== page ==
Turkey sees over 40% drop in visitors amid security crisis

July 28, 2016 1:53 pm
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Some 2.43 million foreigners came to Turkey in June, down 40.86 percent on June 2015, the tourism ministry said in its latest release © AFP/File

, Ankara, Turkey, Jul 28 – The number of foreigners visiting Turkey dropped over 40 percent in June to its lowest level this year as the impact of attacks and previous tensions with Russia caused havoc for the vital tourism industry, statistics showed Thursday.

The latest figures do not take into account the June 28 attack on Istanbul’s main international airport blamed on jihadists and the July 15 military coup which are likely to have further unnerved tourists.

The fall will worry many working in the tourism industry as June is usually the start of the popular summer season. Last year, the industry brought in $35.1 billion in revenues.

Some 2.43 million foreigners came to Turkey in June, down 40.86 percent on June 2015, the tourism ministry said in its latest release.

Arrivals from Russia were down 93.01 percent in June compared to the same period in 2015 and overall tourist numbers from Russia fell 87.36 percent in the first half of the year.

Visitors from Iran were up 8.26 percent in June compared with the same period in 2015.

The triple suicide bombing at Istanbul’s main airport last month left at least 47 people dead and at least 200 injured.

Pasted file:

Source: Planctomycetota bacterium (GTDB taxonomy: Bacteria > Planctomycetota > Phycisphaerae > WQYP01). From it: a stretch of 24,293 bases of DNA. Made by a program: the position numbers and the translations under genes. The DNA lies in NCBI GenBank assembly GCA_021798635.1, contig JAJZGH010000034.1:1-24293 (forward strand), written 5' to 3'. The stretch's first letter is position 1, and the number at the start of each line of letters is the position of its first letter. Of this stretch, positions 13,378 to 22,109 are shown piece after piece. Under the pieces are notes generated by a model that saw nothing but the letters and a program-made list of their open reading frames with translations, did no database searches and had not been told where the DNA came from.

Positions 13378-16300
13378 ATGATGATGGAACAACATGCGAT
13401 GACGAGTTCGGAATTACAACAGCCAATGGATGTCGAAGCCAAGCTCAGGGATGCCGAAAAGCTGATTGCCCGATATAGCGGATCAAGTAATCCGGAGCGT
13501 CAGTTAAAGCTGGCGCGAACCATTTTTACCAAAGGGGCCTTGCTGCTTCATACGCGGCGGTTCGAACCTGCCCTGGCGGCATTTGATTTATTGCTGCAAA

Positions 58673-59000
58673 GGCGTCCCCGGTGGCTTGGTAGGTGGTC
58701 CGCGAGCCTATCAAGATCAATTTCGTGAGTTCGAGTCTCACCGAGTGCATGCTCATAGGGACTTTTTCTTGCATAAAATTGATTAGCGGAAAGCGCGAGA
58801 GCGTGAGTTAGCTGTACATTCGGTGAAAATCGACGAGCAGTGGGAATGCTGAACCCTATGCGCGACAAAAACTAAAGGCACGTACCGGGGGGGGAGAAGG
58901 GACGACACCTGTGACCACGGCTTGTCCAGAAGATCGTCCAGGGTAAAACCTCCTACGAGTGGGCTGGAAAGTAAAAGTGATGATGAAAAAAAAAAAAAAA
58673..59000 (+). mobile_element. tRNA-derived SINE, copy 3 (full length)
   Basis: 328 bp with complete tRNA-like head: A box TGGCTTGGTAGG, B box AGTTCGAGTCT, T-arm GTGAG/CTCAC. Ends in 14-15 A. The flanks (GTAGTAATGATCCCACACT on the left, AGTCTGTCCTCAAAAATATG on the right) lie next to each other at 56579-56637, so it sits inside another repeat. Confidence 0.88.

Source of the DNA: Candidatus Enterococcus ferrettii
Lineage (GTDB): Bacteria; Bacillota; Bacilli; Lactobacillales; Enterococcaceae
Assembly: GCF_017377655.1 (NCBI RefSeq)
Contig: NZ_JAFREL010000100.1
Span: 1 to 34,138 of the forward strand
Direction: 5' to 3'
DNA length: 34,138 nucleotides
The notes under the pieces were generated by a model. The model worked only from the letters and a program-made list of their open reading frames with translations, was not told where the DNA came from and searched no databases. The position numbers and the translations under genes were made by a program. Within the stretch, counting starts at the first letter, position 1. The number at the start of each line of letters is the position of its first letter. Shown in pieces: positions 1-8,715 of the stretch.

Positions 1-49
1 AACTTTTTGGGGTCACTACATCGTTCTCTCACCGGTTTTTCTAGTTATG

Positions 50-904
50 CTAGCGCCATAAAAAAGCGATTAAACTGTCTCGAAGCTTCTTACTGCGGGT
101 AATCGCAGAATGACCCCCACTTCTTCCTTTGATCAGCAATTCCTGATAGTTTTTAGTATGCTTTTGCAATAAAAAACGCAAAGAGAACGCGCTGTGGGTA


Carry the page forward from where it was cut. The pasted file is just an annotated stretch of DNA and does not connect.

The numbers also do not take into account the attempted coup which temporarily closed the airport and resulted in days of delays.

Iran, a key expanding market, however halted package tours to Turkey earlier this month in the wake of the coup.

The country had already experienced multiple terror attacks by the Islamic State group and Kurdish militants in the first half of 2016.

The drop in Turkey’s tourism sector will worry many working in the industry as June is usually the start of the popular summer season © AFP / Ozan Kose

However since a rapprochement between Turkey and Russia in June over the row over Ankara’s shooting down of a Russian plane in November last year, experts believe the normalisation of relations could mean some late bookings to Turkey.

Ozgur Altug, chief economist at BGC Partners, said: “The recent normalisation with Russia might alleviate the pain in the sector to some extent and could trigger some last-minute reservations to Turkey, but hopes are saved for next year, in our view.”

The first Russian flight carrying package tourists to Turkey since the diplomatic crisis landed in the Turkish Mediterranean resort of Antalya on July 9.

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